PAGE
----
Rushart’s store. But the original
Rushart’s store was north of the Lowry Restaurant.
Perhaps the story should have said south of Rushart’s store or because
of the damage in 1908 the store was moved to another location south of the J.R.
Lowry Restaurant. Mary E. Rushart
was listed as the postmaster in the 1920 Nebraska Blue Book.
According to the June 11, 1931 story, the post office was moved back to
its original location on September 30, 1930 to a building also owned by N.
Spellman. This is not consistent
with the location identified in the August 13, 1932 photo since the first post
office location was north of this location.
In 1930, the original location of the post office was occupied by a
The July 29,
1897 Springfield Monitor reported that the first death had occurred at
village, the infant son of Samuel Pittson of the army’s Quartermasters
Department. Permission was received
to establish a cemetery on the
reservation. This was the first
burial in the small military post cemetery that still exists on Offutt Air Force
, a four classroom school, was the District 40 public school for the children of
the soldiers as well as of farmers and others in the area.
The school opened in September, 1904, on the west side of Highway 73-75
just south of the original town site. It
was used as a school until about 1963 and was demolished in the early 1970s.
A major event was the
October 15, 1911 train wreck on the Missouri Pacific tracks “about one
and one-half miles south of Gilmore Junction” which was just north of
town. It was a head on collision
between two Missouri Pacific trains which killed at least 8 persons.
The official accident report indicates the cause was human error.
There are a number of real photo postcards of the train wreck which
identify the location as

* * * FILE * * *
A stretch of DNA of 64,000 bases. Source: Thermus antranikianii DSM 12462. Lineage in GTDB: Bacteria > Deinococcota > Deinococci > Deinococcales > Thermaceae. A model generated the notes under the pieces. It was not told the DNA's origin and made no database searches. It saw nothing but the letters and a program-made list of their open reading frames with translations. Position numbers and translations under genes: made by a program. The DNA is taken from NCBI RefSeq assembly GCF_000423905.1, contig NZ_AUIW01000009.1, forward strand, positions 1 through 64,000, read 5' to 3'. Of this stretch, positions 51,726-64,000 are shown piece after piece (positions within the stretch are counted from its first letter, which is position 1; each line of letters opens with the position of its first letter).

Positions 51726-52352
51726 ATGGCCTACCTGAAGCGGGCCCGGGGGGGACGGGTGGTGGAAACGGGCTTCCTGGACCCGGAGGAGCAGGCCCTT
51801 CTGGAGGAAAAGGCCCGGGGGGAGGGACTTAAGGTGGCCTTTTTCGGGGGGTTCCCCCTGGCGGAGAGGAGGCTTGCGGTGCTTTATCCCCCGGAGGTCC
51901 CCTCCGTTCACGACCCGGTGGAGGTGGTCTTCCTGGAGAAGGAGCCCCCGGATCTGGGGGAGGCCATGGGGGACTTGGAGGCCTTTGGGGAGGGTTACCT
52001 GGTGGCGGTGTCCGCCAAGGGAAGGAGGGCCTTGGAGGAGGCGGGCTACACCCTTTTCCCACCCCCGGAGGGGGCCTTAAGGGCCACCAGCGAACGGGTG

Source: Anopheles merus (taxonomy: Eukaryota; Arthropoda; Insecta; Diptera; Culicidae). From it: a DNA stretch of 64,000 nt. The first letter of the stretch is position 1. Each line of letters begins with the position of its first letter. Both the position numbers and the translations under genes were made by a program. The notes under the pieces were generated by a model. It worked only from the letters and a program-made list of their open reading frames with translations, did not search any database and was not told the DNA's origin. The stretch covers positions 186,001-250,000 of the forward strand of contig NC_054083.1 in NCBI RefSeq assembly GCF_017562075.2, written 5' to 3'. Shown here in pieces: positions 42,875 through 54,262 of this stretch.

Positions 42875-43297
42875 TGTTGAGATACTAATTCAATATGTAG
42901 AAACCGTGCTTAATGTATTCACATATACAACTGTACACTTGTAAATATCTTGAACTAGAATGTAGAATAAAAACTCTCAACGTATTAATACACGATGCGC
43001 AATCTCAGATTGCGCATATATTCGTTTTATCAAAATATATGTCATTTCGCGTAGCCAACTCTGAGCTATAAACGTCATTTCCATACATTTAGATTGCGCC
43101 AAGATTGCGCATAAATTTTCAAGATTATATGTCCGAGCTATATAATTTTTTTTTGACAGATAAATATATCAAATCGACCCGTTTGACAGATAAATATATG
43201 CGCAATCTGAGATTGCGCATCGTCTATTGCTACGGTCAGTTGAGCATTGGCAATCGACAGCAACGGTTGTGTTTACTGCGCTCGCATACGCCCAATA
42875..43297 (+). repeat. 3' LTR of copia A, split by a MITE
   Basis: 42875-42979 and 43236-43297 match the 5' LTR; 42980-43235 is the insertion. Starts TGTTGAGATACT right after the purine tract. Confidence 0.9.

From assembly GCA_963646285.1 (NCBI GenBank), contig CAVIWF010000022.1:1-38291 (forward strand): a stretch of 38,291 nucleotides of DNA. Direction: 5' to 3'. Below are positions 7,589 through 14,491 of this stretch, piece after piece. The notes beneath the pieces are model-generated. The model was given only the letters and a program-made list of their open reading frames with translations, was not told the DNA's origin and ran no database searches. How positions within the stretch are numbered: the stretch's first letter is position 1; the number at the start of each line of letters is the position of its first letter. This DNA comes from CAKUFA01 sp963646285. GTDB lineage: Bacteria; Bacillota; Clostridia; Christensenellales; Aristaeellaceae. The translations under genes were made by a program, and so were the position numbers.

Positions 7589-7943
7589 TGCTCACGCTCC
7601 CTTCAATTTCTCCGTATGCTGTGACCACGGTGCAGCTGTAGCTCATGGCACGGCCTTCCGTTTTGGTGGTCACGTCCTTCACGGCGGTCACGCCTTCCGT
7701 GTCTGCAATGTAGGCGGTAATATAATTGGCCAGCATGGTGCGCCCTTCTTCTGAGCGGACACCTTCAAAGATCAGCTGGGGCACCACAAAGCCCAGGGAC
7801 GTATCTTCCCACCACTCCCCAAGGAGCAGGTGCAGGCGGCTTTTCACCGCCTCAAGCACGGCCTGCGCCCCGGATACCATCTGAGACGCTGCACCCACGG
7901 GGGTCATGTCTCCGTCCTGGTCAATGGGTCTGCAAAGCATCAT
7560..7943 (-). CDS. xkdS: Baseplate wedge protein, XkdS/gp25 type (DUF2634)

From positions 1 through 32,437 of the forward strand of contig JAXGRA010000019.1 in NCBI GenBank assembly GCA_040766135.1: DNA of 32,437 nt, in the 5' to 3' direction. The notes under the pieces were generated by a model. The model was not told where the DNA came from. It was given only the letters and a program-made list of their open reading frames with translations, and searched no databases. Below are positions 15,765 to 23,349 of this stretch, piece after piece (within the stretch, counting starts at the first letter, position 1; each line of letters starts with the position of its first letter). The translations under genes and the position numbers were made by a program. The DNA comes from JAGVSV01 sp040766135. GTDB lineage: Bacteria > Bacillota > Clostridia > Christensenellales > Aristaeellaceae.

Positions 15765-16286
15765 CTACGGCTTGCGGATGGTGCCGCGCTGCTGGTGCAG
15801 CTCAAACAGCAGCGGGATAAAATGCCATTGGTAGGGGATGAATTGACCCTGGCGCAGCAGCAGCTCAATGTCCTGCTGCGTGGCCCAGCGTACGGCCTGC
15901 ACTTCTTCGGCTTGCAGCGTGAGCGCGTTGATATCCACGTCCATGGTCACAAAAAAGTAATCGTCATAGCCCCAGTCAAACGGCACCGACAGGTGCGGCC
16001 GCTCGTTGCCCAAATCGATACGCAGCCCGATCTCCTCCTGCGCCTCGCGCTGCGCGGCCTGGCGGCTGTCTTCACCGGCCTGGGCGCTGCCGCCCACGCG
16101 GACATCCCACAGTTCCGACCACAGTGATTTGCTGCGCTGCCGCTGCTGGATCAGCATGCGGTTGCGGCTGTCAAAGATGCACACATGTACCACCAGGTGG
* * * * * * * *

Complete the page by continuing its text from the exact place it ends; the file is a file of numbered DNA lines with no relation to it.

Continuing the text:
. The postcards do not show any of
the buildings in the town.
The major disasters
that lead to the demise of the village were the May 12, 1908 tornado and
major floods in 1903, 1932, 1938, 1950 and 1959.
The inundated buildings, particularly the
, were popular photo shots for the Omaha World Herald and Papillion
Times newspapers. The flood
photos and real photo postcards showing the destruction caused by the tornado
are a major source of images of the town.
The buildings along
were the first to disappear. They
were damaged in the 1908 tornado and, according to the newspaper accounts, the
Katsky Grocery was demolished. Photos
show that the Ketchmark Saloon lost its front in the tornado.
The two commercial buildings (post office and Rushart’s Grocery) north
and east of the Fort Crook Hotel were severely damaged in the tornado and do not
appear to have been repaired as later photos show other buildings on their
sites. An August 30, 1927 aerial
photo (“1927 Aerial Photo”)
commercial buildings were gone.
The Fort Crook Hotel
at the north end of
burned on Sunday, March 10, 1918, according to the Historical Edition of the Papillion
Times, June 11, 1931. The 1908
tornado had torn off its front but it had been repaired with a new front
different from the original one. The
March 14, 1918 Papillion Times provides more detail:
The Fort Crook Hotel burned to the ground Sunday afternoon leaving the
families of officers and men at the fort homeless.
. . . The hotel, a two-story
farm structure, owned by J.W. Lowry, was built in 1896 at a cost of $2,400.
Since last summer it has been used exclusively by families of men